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Will Metro Vancouver have a hotter-than-normal summer in 2024?

Summer is looking toasty.
The Environment Canada Metro Vancouver weather forecast includes a warm July and persistently above-average months leading up to it starting in March 2024.

Metro Vancouver had record-breaking, mid-March temperatures and there may be more above-average heat this summer. 

While heat spells aren't predictable several weeks or months in advance, Environment Canada expects the Lower Mainland will be warmer than usual in the coming months. 

Following the warmest December on record and daytime highs in the mid to late teens in late January, El Niño has continued to influence weather patterns in the region through the spring.

The weather phenomenon's influence is expected to wane in April through June, transitioning to an ENSO-neutral pattern, according to the National Oceanic and Atmospheric Administration's (NOAA) Climate Prediction Center.

Environment Canada meteorologist Armel Castellan says the forecast for April, May and June shows a warmer-than-average trend across the country. 

While the signal is strongest in the Arctic, monthly temperatures in the Lower Mainland are still expected to be "on the warmer side but the probabilities aren't quite as extreme," he tells V.I.A.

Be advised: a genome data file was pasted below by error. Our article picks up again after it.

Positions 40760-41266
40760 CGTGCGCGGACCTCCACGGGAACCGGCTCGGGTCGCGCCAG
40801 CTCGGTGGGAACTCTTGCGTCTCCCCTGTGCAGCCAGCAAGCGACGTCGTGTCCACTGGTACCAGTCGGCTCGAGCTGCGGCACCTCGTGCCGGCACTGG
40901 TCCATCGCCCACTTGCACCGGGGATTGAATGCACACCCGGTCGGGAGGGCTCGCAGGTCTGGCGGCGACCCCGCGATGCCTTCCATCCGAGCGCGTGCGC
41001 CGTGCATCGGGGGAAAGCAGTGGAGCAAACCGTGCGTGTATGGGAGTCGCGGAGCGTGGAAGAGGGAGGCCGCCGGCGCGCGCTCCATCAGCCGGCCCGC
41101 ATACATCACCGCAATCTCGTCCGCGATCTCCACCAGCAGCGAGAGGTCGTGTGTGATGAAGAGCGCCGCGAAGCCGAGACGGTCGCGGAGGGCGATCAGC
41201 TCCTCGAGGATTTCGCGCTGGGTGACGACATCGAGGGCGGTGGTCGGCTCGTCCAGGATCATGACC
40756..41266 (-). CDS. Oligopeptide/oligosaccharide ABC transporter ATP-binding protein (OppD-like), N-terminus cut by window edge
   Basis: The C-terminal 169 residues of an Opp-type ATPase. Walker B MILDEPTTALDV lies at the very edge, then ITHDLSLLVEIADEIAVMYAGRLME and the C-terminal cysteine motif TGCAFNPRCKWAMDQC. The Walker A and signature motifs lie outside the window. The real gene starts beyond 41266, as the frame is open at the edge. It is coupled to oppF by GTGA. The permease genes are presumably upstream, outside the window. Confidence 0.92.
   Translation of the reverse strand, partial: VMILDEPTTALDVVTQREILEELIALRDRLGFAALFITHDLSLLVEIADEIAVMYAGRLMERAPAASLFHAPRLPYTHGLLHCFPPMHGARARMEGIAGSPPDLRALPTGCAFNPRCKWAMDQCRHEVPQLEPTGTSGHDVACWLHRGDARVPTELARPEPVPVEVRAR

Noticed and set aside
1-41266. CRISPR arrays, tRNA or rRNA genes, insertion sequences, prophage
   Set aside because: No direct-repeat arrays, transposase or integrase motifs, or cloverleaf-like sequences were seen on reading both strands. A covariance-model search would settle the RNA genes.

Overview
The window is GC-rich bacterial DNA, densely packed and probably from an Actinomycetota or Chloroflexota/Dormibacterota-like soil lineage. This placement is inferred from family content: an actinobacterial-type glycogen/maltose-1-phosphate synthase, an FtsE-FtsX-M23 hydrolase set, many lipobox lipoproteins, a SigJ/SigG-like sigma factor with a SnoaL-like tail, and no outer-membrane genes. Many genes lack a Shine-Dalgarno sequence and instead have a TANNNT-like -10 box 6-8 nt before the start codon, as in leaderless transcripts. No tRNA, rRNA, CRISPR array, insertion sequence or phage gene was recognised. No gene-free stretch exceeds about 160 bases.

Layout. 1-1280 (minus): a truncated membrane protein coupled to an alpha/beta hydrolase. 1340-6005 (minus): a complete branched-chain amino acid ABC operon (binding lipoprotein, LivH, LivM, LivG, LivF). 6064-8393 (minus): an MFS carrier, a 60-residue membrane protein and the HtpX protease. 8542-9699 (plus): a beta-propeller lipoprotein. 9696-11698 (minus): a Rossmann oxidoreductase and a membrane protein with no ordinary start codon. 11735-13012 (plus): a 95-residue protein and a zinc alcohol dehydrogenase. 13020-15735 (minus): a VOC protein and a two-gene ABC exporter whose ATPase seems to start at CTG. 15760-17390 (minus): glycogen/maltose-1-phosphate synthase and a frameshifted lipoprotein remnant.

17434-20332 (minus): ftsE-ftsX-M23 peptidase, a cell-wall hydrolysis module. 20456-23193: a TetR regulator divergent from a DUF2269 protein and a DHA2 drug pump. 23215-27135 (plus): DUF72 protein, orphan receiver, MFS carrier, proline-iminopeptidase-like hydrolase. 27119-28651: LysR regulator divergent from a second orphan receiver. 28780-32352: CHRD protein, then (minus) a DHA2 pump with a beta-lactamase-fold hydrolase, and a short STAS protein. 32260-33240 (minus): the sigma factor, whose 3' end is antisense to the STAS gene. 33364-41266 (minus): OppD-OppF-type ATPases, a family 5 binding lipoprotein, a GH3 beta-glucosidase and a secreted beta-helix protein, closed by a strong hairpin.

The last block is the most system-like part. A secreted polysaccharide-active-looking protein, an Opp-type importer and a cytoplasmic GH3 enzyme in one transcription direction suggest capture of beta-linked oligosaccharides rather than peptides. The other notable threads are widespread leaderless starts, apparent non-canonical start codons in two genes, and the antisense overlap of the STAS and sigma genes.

Metro Vancouver weather forecast includes a warm July 

And the warmer-than-average trend isn't expected to let up heading into the rest of summer. Continuing into July, "there is an 80 per cent probability that it is looking warmer."

While the warmth might excite eager beach-goers, there is an elevated risk for wildfires, particularly if B.C. doesn't receive more rainfall.

"The bigger picture is the precipitation deficit," Castellan cautions, adding that April's forecast includes a "hint of dryness." 

The B.C. River Forecast Centre provides the public updates on B.C.'s snowpack at the end of each survey period. While the last update showed improvement across the province, the South Coast has only 40 per cent of the normal supply.

"There's a lot of concern for populated zones that are having to anticipate these seasons and [the threat level] will hinge on the precipitation," Castellan notes. 

Stay up-to-date with hyperlocal forecasts across 50 neighbourhoods in the Lower Mainland with V.I.A.'s Weatherhood.